Comprehensive IT Services

Testing TLS/SSL Encryption on Any Port is a free and open-source, feature-rich command-line tool used for checking TLS/SSL encryption enabled services for supported ciphers, protocols, and some cryptographic flaws

How to Install and Use in Linux

Important: You should be using bash (which comes preinstalled on most Linux distributions) and a newer OpenSSL version (1.1.1) is recommended for effective usage.

You can install testssl. sh by cloning this git repository as shown:

# git clone --depth 1
# cd

After the cloning, the general use case is probably just to run the following command to do a test against a website.

# ./

To run a check against STARTTLS enabled protocols: ftp, smtp, pop3, imap, xmpp, telnet, ldap, postgres, mysql, use the -t option.

# ./ -t smtp

By default, all mass tests are done in serial mode, you can enable parallel testing using the --parallel flag.

# ./ --parallel

If you do not want to use the default system openssl program, use the --openssl flag to specify an alternative.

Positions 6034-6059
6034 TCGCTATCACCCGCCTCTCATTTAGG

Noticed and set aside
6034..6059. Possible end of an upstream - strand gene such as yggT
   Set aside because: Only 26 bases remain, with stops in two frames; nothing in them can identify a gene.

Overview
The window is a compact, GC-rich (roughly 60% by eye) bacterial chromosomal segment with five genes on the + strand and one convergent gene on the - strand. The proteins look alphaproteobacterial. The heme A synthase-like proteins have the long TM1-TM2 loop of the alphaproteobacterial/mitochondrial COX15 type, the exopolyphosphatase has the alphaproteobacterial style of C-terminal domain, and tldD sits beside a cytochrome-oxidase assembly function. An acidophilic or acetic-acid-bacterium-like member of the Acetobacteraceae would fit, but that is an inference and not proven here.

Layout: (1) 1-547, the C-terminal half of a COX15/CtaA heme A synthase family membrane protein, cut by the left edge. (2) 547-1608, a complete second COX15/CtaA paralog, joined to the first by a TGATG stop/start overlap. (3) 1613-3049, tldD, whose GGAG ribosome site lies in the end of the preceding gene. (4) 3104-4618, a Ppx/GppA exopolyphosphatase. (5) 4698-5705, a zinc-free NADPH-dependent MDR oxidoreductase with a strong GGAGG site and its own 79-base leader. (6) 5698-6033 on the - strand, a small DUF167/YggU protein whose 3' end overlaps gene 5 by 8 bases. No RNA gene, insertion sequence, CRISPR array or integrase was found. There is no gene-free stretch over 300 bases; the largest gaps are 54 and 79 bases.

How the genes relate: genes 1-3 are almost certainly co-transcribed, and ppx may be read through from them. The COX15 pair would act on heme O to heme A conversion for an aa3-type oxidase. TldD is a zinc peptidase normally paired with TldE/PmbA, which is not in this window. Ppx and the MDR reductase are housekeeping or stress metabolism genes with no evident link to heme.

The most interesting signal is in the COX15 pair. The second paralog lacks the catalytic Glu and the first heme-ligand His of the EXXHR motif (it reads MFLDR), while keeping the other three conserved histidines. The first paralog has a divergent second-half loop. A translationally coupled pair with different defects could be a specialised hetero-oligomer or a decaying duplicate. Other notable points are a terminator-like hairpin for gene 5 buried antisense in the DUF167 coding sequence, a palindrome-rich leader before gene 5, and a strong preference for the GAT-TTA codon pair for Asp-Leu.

# ./ --parallel --sneaky --openssl /path/to/your/openssl

You might want to keep logs for later analysis, has the --log (store log file in the current directory) or --logfile (specify log file location) option for that.

# ./ --parallel --sneaky --logging

To disable DNS lookup, which can increase test speeds, use the -n flag.

# ./ -n --parallel --sneaky --logging

Run Single Checks Using

You can also run single checks for protocols, server defaults, server preferences, headers, various types of vulnerabilities plus many other tests. There are a number of options provided for this.

For example, the -e flag enables you to check each local cipher remotely. If you want to make the test much faster, use include the --fast flag; this will omit some checks, in case you are using openssl for all ciphers, it only displays the first proffered cipher.

# ./ -e --fast --parallel

The -p option allows for testing TLS/SSL protocols (including SPDY/HTTP2).

# ./ -p --parallel --sneaky


You can view the server’s default picks and certificate using the -S option.

# ./ -S

Next, to see the server’s preferred protocol+cipher, use the -P flag.

# ./ -P

The -U option will help you test all vulnerabilities (if applicable).

# ./ -U --sneaky

Unfortunately, we can not exploit all the options here, use the command below to see a list of all options.

# ./ --help

If you need more info at -> Github repository: